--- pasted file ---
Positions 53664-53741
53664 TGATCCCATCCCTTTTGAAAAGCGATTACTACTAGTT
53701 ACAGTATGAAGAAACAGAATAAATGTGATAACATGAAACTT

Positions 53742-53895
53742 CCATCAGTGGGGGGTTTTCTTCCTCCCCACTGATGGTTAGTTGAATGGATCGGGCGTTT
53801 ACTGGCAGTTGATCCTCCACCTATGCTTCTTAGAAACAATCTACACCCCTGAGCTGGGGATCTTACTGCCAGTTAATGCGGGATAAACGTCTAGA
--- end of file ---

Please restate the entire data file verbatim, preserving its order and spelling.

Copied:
Positions 53664-53741
53664 TGATCCCATCCCTTTTGAAAAGCGATTACTACTAGTT
53701 ACAGTATGAAGAAACAGAATAAATGTGATAACATGAAACTT

Positions 53742-53895
53742 CCATCAGTGGGGGGTTTTCTTCCTCCCCACTGATGGTTAGTTGAATGGATCGGGCGTTT
53801 ACTGGCAGTTGATCCTCCACCTATGCTTCTTAGAAACAATCTACACCCCTGAGCTGGGGATCTTACTGCCAGTTAATGCGGGATAAACGTCTAGA